Being present is based on the cultivation of mindfulness in whatever we do. Through mindfulness, we develop greater composure and a heightened sensitivity to nonverbal communication. Then, to the extent that we ourselves are present, we can radiate that same quality outward to the people around us. It is hard to be generous, disciplined, or patient if we are not fully present. If we are present and attentive, and our mind is flexible, we are more receptive to the environment around us. When we are working with the dying, this ability to pick up on the environment is invaluable. The more present we are, the more we can tune in to what is happening. At the same time, that quality of presence is contagious. The dying person picks up on it. The people around him pick up on it. Presence is a powerful force. It settles the environment so that people can begin to relax.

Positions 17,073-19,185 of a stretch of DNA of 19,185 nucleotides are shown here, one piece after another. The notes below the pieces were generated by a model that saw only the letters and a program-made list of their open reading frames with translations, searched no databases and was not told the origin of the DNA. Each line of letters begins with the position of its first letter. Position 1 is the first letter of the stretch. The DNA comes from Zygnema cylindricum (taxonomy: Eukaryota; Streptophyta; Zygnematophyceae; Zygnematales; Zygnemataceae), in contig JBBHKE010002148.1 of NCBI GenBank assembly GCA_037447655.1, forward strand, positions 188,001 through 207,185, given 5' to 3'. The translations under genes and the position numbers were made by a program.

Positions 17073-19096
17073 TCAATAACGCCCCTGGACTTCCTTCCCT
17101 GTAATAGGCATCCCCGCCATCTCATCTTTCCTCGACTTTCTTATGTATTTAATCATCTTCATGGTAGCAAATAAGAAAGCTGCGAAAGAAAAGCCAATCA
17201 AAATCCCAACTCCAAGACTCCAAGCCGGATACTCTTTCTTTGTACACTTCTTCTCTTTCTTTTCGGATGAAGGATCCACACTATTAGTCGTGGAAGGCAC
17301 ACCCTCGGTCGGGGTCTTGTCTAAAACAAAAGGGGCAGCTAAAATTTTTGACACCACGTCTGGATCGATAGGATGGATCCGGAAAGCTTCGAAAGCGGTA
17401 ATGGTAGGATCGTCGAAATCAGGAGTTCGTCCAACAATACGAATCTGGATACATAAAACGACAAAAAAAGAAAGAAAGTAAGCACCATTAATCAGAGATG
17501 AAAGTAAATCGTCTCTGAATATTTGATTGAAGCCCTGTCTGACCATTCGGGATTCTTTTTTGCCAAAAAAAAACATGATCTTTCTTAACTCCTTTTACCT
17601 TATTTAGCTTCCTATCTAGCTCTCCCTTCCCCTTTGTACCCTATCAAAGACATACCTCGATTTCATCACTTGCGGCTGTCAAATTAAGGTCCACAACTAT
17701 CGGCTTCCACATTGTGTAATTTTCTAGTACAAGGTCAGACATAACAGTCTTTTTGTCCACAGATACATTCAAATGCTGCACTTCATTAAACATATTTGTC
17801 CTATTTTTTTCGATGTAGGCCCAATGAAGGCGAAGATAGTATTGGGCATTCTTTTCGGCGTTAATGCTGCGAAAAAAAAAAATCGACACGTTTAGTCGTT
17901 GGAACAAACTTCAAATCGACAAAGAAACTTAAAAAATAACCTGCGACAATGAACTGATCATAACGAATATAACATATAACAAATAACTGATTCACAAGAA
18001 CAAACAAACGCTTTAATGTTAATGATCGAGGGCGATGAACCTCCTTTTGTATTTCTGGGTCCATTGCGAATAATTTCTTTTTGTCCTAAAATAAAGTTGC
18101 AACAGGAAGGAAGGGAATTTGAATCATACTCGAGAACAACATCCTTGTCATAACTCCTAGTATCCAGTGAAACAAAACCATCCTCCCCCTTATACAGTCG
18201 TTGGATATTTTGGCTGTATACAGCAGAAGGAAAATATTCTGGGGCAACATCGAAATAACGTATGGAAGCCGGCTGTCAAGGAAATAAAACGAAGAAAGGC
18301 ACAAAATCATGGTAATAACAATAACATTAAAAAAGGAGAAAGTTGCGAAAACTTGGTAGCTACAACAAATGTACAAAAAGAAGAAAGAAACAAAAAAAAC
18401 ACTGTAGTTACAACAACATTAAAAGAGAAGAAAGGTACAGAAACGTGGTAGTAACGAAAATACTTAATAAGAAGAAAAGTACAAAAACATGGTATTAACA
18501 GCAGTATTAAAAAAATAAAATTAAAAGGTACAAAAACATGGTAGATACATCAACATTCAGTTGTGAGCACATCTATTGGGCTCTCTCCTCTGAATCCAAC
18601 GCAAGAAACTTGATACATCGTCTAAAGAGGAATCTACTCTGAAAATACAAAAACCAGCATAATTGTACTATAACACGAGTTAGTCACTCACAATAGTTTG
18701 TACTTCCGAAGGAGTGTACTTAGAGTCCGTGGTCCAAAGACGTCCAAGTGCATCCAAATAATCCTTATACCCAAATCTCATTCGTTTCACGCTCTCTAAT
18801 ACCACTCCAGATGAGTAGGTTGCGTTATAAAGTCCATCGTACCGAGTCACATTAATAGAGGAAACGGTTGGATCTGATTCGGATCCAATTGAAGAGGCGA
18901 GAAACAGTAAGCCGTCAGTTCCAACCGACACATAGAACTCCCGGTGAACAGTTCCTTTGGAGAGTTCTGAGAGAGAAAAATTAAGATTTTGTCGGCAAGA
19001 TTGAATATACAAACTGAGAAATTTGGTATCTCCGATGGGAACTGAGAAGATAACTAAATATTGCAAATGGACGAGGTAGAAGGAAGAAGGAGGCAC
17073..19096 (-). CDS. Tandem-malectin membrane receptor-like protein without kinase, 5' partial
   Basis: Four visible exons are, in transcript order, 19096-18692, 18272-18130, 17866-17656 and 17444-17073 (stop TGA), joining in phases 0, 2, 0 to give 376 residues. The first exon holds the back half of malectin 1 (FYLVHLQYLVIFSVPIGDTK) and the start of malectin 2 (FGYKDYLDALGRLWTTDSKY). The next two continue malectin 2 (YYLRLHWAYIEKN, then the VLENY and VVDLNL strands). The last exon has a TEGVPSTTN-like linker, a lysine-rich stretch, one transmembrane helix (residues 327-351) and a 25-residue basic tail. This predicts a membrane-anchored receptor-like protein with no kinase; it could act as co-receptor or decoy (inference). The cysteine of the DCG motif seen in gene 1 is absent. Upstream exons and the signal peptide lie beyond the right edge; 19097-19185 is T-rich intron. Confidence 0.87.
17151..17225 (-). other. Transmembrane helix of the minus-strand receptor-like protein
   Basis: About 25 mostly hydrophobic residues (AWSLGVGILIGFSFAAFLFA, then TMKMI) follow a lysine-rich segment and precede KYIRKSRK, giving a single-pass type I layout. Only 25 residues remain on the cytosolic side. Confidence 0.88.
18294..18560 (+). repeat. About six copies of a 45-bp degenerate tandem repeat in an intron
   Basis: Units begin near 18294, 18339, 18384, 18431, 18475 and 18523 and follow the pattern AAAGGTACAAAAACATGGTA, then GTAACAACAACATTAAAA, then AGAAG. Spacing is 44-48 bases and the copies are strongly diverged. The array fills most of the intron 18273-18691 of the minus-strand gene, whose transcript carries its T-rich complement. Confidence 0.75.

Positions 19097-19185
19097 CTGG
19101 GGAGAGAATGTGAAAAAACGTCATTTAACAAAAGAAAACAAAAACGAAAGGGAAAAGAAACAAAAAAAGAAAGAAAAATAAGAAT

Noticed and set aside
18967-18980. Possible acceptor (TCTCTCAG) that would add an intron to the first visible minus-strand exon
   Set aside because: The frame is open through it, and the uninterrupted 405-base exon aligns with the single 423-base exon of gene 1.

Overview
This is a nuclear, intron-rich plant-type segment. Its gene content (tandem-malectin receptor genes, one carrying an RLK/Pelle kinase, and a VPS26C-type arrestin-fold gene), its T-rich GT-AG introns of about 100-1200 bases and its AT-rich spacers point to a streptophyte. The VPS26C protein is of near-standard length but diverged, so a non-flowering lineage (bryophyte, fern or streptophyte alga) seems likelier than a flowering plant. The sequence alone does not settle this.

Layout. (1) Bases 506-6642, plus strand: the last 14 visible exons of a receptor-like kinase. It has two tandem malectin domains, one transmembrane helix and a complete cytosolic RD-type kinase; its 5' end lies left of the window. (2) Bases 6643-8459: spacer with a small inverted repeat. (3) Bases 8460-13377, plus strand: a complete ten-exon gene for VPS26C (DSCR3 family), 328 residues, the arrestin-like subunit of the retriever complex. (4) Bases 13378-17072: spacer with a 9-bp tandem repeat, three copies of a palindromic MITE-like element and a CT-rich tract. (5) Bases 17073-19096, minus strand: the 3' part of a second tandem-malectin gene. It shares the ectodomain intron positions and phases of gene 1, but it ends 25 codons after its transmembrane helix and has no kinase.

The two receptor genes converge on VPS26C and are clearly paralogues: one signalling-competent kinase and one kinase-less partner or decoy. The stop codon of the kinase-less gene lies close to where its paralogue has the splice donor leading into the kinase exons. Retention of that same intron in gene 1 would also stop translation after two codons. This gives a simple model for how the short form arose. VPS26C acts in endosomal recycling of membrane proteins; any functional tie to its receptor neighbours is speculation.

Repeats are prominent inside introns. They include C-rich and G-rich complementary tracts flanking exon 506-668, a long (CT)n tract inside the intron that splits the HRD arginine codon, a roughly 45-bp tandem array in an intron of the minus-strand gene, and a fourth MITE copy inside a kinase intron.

Working with the slogan “Be Present” does not mean that we have to plunk ourselves down and practice formal sitting meditation when we are with dying persons. Although that can be a very powerful thing to do, it is not always possible; and for some people, the formality of that approach could be an obstacle. But we can take the same quality of presence cultivated in sitting practice and extend that out. No matter what we encounter, whether it is possible for us to practice formally or not, we can still put ourselves in touch with that sense of simplicity and attentiveness, the basic presence that formal meditation cultivates—and project that out. We are learning to value nonaction, being as well as doing, and we are communicating that quality to others.
—from Making Friends with Death: A Buddhist Guide to Encountering Mortality © 2000 by Judith L. Lief. Reprinted in arrangement with Shambhala Publications, Inc., Boston.
Thank you for subscribing to Tricycle! As a nonprofit, we depend on readers like you to keep Buddhist teachings and practices widely available.